PubMed Abstract | CrossRef Full Text | Google Scholar

Fast, C. D., Flesher, M. M., Nocera, N. A., Fanselow, M. S., and Blaisdell, A. P. (2016). Learning history and cholinergic modulation in the dorsal hippocampus are necessary for rats to infer the status of a hidden event. Hippocampus 26, 804–815. doi: 10.1002/hipo.22564

PubMed Abstract | CrossRef Full Text | Google Scholar

Friston, K. (2010). The free-energy principle: a unified brain theory? Nat. Rev. Neurosci. 11, 127–138. doi: 10.1038/nrn2787

PubMed Abstract | CrossRef Full Text | Google Scholar

Friston, K. J., Parr, T., and de Vries, B. (2017). The graphical brain: belief propagation and active inference. Netw. Neurosci. 1, 381–414. doi: 10.1162/netn_a_00018

CrossRef Full Text | Google Scholar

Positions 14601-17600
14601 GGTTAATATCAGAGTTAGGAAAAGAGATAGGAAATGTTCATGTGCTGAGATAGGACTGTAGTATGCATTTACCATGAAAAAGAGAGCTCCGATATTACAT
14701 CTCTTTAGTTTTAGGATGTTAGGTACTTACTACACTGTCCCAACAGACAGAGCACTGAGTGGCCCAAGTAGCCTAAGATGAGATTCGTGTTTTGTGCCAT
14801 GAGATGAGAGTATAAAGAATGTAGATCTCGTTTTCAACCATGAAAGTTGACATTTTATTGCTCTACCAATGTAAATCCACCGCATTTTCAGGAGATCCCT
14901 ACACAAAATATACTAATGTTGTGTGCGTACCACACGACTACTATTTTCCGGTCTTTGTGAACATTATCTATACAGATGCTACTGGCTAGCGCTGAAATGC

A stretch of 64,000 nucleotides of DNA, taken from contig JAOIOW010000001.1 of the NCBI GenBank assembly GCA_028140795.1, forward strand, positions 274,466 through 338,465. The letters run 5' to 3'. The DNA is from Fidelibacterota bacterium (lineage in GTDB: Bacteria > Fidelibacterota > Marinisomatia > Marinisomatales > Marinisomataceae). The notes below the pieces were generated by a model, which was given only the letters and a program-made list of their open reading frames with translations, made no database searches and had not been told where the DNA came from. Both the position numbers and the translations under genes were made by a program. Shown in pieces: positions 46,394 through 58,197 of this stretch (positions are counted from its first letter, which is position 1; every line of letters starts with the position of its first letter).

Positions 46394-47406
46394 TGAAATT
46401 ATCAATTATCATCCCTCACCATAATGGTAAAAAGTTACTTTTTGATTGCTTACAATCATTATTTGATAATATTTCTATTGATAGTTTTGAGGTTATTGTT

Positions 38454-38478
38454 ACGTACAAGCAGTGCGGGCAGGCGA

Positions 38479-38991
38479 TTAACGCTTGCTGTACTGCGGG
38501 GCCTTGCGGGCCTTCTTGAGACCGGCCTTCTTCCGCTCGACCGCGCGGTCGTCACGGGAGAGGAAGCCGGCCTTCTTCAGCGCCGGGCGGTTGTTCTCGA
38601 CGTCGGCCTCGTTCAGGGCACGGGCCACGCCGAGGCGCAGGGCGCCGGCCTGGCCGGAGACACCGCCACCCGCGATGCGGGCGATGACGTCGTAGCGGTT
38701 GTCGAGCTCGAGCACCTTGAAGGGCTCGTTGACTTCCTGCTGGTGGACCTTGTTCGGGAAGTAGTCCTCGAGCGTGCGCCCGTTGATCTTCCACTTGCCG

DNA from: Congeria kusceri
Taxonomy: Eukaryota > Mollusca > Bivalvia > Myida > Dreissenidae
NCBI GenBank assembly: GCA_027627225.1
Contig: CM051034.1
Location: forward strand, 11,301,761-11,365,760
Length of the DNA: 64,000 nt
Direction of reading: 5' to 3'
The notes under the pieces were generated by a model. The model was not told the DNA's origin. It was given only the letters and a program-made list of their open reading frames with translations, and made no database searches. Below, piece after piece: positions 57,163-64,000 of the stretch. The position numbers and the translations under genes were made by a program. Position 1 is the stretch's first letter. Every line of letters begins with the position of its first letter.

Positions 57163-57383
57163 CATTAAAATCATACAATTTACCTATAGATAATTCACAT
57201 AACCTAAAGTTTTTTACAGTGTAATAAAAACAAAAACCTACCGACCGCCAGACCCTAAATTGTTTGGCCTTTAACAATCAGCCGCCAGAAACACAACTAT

Geisler, W. S., and Diehl, R. L. (2003). A bayesian approach to the evolution of perceptual and cognitive systems. Cogn. Sci. 27, 379–402. doi: 10.1207/s15516709cog2703_3

CrossRef Full Text | Google Scholar

Gilboa, A., and Marlatte, H. (2017). Neurobiology of schemas and schema-mediated memory. Trends Cogn. Sci. 21, 618–631. doi: 10.1016/j.tics.2017.04.013

PubMed Abstract | CrossRef Full Text | Google Scholar

Gilmore, J. H., Knickmeyer, R. C., and Gao, W. (2018). Imaging structural and functional brain development in early childhood. Nat. Rev. Neurosci. 19, 123–137. doi: 10.1038/nrn.2018.1

PubMed Abstract | CrossRef Full Text | Google Scholar

Grotstein, J. S. (2002). Who is the dreamer who dreams the dream? a study of psychic presences. Can. J. Psychoanal. 10, 176–178.